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Twitter again suspends Rep. Marjorie Taylor Greene for COVID misinformation

This is the third such suspension for the Georgia representative, and it will last a week.

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Rep. Marjorie Taylor Greene has been suspended by Twitter.

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For the most up-to-date news and information about the coronavirus pandemic, visit the WHO and CDC websites.

Rep. Marjorie Taylor Greene has again been temporarily suspended from Twitter for violating the site's rules against spreading misinformation related to COVID-19, the social network said Tuesday. The Georgia Republican's suspension, the third such, will last one week. 

On Monday, Greene falsely claimed in a tweet that vaccines for COVID-19 were "failing" and that the Food and Drug Administration "should not approve the covid vaccines." Research has shown the vaccines are highly effective, and the FDA could give full approval to a vaccine in the coming weeks

A Twitter spokesperson said the tweet was "labeled in line with our COVID-19 misleading information policy. The account will be in read-only mode for a week due to repeated violations of the Twitter rules."

Twitter's rules have long banned misinformation about the coronavirus, especially tweets containing false information that could lead people to do harm to themselves. In March, the company said it would begin labeling any tweets that may contain misleading information about the COVID-19 vaccine. It also introduced a "strike" system in which two or three strikes earn users a 12-hour account lock, four strikes get users a week-long account lock and five or more result in a permanent suspension from the social media site.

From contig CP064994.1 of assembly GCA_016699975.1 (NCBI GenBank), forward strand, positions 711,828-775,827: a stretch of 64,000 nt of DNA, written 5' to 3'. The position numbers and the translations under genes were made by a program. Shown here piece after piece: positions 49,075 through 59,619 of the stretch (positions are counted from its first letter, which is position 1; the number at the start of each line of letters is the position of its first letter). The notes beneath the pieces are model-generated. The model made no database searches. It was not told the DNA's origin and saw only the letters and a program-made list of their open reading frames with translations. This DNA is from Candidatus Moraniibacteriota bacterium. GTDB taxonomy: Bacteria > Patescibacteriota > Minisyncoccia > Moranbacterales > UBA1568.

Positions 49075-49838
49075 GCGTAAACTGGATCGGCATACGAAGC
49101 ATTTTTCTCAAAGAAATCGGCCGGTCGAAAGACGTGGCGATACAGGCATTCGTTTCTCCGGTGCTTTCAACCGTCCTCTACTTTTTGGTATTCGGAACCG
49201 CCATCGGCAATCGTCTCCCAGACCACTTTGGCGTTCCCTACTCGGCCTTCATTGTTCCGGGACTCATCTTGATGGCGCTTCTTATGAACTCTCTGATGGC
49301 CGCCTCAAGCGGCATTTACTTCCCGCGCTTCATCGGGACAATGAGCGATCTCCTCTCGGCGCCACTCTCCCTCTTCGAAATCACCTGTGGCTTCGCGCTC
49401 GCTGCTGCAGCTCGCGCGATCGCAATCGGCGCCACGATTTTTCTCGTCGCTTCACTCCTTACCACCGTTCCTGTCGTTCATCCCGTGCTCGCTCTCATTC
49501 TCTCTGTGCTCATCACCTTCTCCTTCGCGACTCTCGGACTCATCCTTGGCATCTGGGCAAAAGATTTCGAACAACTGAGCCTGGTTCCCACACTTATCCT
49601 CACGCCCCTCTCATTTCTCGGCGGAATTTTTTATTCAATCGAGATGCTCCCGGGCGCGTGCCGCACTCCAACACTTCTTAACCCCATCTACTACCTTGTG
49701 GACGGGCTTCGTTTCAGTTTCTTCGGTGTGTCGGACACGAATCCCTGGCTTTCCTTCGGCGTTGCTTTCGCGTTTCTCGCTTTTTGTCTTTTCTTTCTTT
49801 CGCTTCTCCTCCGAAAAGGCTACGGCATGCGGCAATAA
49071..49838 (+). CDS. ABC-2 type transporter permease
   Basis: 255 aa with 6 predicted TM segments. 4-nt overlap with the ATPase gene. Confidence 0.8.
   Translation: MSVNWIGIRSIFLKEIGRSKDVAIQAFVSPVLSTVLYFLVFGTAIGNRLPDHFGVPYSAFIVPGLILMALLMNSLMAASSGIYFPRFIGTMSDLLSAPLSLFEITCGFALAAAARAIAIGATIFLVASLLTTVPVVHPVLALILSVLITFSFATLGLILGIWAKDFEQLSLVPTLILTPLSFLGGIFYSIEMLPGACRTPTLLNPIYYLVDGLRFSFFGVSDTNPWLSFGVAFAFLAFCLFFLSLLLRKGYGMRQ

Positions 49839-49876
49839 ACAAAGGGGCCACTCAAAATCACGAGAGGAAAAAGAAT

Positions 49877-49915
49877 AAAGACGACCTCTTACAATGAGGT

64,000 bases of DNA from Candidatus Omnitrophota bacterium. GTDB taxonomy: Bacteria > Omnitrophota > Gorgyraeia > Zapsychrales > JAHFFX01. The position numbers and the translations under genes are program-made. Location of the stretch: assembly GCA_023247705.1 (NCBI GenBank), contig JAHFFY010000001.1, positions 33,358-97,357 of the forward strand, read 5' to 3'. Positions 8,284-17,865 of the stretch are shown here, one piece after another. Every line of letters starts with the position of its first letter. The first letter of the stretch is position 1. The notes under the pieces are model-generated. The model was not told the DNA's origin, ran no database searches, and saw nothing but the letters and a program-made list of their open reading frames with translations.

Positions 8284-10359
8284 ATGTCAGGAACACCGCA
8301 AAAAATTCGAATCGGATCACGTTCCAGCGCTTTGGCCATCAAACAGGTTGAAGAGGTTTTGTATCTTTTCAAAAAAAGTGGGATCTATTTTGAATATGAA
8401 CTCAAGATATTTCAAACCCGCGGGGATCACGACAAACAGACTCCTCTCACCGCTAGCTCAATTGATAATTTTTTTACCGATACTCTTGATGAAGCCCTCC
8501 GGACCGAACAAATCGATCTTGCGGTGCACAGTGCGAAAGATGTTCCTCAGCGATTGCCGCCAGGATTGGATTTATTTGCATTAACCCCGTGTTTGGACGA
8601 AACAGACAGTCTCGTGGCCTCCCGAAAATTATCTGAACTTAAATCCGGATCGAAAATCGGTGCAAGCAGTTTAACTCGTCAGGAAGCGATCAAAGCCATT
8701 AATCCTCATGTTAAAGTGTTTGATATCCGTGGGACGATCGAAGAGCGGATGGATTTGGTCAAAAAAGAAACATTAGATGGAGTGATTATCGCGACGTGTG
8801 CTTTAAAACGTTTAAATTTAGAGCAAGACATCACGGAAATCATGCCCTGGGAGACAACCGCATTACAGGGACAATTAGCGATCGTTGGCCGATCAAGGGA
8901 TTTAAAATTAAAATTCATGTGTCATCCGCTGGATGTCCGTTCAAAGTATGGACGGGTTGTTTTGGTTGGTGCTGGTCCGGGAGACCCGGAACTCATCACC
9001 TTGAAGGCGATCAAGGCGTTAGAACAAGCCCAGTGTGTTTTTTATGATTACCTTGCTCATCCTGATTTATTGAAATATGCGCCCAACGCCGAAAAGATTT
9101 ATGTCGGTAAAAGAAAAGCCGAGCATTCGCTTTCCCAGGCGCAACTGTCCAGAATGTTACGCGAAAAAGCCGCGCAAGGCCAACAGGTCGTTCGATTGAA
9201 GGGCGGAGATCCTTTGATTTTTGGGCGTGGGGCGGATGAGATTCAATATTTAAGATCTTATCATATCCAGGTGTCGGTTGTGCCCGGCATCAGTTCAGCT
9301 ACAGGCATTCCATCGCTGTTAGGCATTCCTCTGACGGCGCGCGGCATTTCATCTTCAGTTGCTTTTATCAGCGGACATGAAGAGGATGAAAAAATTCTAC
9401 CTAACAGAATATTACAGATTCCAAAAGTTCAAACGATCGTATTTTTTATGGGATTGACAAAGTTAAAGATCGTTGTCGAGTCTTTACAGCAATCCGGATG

Last month, Greene was banned from the platform for 12 hours for violating its rules. Following that suspension, Greene accused Twitter of censoring her and violating her freedom of speech. Such protection, under the First Amendment, applies only to the government censoring speech. 

Greene didn't immediately respond to a request for comment on her latest suspension. 

Last month, US Surgeon General Vivek Murthy issued an advisory saying health misinformation is an "urgent threat" to the public amid the ongoing COVID-19 pandemic. Though social networks such as Twitter have stepped up efforts to curb health misinformation, the spread of this type of content still continues to be a problem.

Read more: Commentary: My toddler got COVID-19. It turned our lives upside down